There’s great stuff on this recording, but among all the bootlegs out there, the sound quality is still pretty poor.

I rate this three of five stars. Add your own rating below.

Released as part of Beat the Boots box set, July 7, 1991, Rhino Records.

Track listing:

“Kung Fu” – 2:12 (includes the opening theme from “The Eric Dolphy Memorial Barbecue”)
“Redunzl” – 4:26
“Dupree's Paradise” – 11:25
“T’Mershi Duween” – 1:55
“Farther O’Blivion” – 20:41 (including themes from the “Steno Pool” section of “The Adventures of Greggary Peccary”, “The Be-Bop Tango” and a fast instrumental arrangement of “Cucamonga”.)


Frank Zappa (guitar, vocals)
George Duke (keyboards)
Bruce Fowler (trombone)
Tom Fowler (bass)
Ralph Humphrey (drums)
Jean-Luc Ponty (violin)
Ian Underwood (woodwinds)
Ruth Underwood (percussion)

Personnel on track 4?:

Frank Zappa (guitar, vocals)
Napoleon Murphy Brock (tenor sax, flute)
George Duke (keyboards)
Bruce Fowler (trombone)
Tom Fowler (bass)
Ralph Humphrey (drums)
Jeff Simmons (rhythm guitar)
Chester Thompson (drums)
Ruth Underwood (percussion)

Saturday, March 13, 2010

As An Am

The entire Beat the Boots series is an exercise in irony. Zappa had a special dislike for bootleggers, which he shares on the opening track of “As An Am,” the first CD in Volume 1 of the Beat the Boots series.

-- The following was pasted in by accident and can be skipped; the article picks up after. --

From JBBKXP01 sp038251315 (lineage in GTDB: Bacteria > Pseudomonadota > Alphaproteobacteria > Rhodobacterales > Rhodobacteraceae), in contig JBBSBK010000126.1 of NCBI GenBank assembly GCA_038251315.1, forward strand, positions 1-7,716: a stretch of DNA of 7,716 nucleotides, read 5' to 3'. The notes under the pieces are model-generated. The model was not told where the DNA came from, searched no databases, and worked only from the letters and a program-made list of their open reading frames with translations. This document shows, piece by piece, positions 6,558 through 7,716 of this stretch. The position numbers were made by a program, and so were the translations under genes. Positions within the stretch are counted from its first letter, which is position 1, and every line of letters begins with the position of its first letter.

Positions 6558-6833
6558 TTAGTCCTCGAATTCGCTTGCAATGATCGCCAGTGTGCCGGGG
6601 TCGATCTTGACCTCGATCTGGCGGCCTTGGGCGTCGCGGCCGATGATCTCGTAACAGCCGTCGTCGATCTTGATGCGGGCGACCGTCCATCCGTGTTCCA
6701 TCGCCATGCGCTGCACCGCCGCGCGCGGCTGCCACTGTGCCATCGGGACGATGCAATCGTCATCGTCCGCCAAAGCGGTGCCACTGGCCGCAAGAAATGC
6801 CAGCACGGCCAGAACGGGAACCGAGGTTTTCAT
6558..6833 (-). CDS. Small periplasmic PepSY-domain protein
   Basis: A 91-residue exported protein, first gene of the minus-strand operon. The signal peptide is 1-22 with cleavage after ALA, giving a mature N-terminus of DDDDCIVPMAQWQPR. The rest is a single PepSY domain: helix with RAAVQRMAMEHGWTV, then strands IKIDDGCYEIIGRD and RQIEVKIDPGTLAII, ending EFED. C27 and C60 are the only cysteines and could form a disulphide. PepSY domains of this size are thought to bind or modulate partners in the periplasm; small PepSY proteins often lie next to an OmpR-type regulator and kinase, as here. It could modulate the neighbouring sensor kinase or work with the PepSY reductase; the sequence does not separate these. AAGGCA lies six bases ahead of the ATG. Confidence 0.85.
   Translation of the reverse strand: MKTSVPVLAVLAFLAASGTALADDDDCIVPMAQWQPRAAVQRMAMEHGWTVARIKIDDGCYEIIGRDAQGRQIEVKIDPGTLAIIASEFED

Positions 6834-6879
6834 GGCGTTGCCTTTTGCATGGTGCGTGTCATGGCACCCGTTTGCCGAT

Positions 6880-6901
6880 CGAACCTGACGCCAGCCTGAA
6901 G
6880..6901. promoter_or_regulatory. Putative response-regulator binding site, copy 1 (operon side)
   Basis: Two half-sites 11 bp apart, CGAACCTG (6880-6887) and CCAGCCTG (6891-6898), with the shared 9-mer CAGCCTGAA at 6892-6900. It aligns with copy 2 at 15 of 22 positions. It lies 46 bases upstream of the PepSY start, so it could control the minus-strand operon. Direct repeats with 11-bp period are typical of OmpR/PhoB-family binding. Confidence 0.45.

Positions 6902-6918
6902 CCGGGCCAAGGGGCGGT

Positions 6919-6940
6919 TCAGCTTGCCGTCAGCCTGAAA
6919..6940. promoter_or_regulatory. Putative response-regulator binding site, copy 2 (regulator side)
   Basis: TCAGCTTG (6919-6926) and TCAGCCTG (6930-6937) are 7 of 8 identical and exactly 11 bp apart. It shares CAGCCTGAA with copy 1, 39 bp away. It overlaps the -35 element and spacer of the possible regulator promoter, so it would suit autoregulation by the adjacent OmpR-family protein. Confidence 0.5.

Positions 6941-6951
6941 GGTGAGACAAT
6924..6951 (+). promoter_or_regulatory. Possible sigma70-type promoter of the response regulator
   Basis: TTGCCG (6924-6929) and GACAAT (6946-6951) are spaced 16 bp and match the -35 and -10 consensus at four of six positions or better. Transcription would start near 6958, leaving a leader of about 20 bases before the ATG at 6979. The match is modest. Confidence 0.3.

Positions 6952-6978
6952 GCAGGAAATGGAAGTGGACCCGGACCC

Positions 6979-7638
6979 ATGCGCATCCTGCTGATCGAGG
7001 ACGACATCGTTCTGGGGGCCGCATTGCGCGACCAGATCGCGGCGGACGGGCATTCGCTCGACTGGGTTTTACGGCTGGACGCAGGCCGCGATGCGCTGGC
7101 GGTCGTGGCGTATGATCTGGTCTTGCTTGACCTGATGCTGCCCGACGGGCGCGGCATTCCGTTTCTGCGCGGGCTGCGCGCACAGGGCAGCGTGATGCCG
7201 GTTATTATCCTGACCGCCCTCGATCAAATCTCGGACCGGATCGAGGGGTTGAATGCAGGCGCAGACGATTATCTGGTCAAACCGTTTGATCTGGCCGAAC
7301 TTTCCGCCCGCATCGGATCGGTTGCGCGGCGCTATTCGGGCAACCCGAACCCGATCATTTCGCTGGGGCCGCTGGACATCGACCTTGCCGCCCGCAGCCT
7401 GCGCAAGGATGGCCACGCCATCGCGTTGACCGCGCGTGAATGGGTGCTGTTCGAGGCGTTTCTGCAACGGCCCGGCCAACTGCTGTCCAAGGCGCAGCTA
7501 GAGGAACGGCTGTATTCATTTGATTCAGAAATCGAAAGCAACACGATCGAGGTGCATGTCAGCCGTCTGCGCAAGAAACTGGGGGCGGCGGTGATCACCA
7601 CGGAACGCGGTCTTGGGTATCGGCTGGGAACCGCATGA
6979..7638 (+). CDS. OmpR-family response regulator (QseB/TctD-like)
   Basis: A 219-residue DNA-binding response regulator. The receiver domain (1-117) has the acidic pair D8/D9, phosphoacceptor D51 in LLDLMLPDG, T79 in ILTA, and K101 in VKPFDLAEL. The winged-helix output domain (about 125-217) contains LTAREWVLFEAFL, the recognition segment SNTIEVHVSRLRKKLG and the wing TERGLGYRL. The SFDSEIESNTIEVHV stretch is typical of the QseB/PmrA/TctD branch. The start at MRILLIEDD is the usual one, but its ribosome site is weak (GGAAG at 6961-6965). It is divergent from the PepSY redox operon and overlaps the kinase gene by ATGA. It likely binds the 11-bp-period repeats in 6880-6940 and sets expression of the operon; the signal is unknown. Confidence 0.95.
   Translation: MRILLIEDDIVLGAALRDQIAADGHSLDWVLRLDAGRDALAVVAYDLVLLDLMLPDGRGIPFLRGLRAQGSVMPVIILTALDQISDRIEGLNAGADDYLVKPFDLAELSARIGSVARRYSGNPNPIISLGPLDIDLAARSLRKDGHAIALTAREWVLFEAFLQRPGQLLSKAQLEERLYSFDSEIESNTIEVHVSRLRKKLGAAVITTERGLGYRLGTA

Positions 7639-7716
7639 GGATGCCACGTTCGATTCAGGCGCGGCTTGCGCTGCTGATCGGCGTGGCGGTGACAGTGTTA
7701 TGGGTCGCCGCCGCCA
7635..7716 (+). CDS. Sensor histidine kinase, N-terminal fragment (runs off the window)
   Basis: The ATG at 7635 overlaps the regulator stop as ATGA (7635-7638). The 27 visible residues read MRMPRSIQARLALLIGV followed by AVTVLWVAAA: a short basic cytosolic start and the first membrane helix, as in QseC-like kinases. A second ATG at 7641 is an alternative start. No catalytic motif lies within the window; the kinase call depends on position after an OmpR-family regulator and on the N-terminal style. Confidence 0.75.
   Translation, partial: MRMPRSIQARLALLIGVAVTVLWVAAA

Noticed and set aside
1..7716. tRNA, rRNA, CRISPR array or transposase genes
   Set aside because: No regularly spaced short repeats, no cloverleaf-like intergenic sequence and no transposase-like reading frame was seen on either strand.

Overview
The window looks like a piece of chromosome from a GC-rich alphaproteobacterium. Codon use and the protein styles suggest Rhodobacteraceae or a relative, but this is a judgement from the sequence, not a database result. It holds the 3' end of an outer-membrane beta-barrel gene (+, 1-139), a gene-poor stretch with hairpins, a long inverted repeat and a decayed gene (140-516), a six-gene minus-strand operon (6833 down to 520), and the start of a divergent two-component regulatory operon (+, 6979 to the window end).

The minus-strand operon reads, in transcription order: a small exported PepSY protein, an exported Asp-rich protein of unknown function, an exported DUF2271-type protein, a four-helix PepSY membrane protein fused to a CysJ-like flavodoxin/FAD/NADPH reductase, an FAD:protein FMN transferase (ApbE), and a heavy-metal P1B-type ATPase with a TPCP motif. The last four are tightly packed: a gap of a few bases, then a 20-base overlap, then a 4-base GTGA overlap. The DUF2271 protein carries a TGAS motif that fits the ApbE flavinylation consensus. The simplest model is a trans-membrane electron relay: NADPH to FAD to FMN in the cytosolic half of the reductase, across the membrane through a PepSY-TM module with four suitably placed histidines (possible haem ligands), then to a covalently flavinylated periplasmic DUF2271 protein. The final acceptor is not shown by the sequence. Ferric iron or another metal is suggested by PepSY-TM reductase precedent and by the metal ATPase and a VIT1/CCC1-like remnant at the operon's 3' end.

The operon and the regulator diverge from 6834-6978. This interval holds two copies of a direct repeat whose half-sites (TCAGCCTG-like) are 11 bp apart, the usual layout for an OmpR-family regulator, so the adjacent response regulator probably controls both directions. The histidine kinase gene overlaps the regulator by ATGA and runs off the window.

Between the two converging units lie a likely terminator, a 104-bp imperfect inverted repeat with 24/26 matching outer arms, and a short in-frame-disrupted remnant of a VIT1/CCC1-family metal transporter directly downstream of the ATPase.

“The bootleg problem as it applies to the work that I do is very much, uh, out of control, and so the FBI is working on it for us … As far as my material goes, it’s a very big business … They’ve already got the stuff recorded live and in concert before I can even release it on a record, and that makes me mad.”

And yet, the entire Beat the Boots series is nothing more than bootlegs Zappa got a hold of and which he dubbed for his own release. Clinton Heylin writes in his 1995 book, “Bootleg: The Secret History of the Other Recording Industry”: “Beat the Boots I and II consisted of two eight-album boxed-sets that were simply counterfeits of existing bootlegs, dubbed direct from the original versions, complete with pops and crackles and original artwork … The Beat the Boots volumes were not intended to legitimize this part of his oeuvre but to undercut the bootleggers and make Zappa money from the bootleggers’ industry (and make money they did).”